Abstract

Aerosol spectrometry denotes a methodology for describing spectral effects of atmospheric constituents in quantitative, standardized, basic terms. It is based on the premise that most atmospheric constituents can be described (albeit in some cases very unconventionally) as specialized kinds of aerosols, some of which exhibit complex changes in spectral behavior between physical phases. Aerosol spectrometry permits an intuitive understanding of the spectral properties of atmospheric constituents and, very important, allows insights to be gained not found in traditional or purely mathematical treatments. The discussion includes liquid and solid particulate aerosols, special cases including Christiansen effects and isosbestics, and the phase-transitional behavior of liquid droplets in vapor. A study of the latter led to the finding that anomalous (continuum) IR absorption in water vapor could be attributed to liquidlike intermolecular hydrogen bonds in molecular complexes (clusters) long before this observation was made using traditional vapor spectrometric techniques.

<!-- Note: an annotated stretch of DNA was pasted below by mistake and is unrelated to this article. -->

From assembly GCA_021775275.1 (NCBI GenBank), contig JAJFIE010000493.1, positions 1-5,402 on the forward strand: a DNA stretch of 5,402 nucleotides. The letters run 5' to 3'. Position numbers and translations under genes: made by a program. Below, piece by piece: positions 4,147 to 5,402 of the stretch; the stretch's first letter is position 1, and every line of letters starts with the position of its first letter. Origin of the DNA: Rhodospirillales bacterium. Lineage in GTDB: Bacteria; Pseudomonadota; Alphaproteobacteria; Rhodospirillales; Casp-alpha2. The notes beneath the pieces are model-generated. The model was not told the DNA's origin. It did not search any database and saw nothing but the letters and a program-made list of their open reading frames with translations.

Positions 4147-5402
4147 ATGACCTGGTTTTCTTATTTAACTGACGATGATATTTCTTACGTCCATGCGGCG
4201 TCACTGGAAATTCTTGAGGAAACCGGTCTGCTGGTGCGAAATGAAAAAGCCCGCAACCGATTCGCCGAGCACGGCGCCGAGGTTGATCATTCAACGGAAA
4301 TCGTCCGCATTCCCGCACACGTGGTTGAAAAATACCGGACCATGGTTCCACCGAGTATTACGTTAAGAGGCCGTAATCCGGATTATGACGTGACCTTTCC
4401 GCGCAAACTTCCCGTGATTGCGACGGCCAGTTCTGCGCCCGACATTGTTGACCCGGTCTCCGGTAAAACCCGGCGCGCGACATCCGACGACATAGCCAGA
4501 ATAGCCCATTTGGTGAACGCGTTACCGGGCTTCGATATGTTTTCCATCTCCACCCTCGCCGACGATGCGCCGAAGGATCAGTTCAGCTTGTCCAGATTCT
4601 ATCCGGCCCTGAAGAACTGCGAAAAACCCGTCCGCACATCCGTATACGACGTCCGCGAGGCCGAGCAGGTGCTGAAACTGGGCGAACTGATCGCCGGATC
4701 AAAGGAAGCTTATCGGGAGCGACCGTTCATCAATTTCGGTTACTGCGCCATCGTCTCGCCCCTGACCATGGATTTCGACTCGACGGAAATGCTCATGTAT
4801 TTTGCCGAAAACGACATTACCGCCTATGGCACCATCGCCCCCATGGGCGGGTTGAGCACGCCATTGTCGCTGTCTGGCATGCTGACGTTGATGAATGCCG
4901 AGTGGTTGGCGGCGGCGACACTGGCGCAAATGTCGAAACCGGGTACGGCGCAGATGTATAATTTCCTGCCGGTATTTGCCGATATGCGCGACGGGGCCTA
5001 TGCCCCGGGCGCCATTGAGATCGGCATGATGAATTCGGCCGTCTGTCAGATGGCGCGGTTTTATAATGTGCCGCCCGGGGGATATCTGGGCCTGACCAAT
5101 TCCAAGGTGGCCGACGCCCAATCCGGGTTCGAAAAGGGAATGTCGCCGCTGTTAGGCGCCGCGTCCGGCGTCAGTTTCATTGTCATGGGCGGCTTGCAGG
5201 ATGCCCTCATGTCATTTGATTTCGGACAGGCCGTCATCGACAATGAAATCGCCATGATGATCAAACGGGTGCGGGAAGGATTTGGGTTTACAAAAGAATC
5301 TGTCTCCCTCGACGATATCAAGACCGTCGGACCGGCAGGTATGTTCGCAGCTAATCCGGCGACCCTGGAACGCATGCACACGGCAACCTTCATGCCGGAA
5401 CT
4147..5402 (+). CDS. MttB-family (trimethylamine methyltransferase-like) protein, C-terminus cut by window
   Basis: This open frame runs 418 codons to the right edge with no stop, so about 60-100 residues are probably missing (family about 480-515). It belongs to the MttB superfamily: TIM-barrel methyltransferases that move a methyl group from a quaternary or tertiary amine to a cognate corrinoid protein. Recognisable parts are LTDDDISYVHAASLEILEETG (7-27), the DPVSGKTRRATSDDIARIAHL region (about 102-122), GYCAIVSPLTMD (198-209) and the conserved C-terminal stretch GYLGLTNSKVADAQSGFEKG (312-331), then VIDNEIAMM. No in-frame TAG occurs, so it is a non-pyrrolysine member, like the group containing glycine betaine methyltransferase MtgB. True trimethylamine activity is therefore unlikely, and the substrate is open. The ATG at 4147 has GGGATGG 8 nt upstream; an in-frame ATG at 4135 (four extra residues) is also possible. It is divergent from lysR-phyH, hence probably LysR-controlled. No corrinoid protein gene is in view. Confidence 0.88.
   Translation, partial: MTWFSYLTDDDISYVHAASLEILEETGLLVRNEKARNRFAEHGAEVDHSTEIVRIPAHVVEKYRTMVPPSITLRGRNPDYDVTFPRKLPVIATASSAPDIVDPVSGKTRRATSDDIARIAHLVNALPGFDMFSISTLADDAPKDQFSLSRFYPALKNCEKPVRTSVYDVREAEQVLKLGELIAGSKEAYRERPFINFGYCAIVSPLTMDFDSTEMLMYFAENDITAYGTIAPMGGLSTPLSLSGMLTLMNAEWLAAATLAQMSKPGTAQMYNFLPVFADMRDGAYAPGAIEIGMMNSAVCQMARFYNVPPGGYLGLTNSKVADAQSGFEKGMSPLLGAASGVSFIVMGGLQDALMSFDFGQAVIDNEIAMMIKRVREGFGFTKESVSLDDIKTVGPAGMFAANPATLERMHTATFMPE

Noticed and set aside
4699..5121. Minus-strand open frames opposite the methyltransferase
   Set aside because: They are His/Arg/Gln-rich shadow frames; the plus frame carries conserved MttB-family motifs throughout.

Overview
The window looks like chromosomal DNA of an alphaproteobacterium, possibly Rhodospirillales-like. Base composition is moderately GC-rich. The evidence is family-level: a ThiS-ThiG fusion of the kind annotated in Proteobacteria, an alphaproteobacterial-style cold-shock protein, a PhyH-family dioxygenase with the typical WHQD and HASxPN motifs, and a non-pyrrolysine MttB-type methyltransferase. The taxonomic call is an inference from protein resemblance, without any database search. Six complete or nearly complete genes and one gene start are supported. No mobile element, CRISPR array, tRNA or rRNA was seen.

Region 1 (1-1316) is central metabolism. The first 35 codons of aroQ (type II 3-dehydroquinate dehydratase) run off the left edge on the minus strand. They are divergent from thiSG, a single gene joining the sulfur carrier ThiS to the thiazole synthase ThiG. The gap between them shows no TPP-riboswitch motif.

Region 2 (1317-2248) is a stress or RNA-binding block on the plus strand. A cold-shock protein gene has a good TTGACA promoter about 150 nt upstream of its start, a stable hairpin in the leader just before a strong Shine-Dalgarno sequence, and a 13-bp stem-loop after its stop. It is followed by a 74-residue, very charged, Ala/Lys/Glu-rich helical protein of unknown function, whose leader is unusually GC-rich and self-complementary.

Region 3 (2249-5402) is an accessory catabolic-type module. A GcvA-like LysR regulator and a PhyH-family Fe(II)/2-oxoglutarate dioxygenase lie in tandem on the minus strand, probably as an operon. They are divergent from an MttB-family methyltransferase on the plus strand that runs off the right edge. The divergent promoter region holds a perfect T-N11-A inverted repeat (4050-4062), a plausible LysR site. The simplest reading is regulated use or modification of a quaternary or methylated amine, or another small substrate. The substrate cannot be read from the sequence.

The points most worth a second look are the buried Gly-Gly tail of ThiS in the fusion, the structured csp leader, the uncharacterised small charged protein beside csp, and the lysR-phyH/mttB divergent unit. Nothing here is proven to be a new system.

© 1980 Optical Society of America

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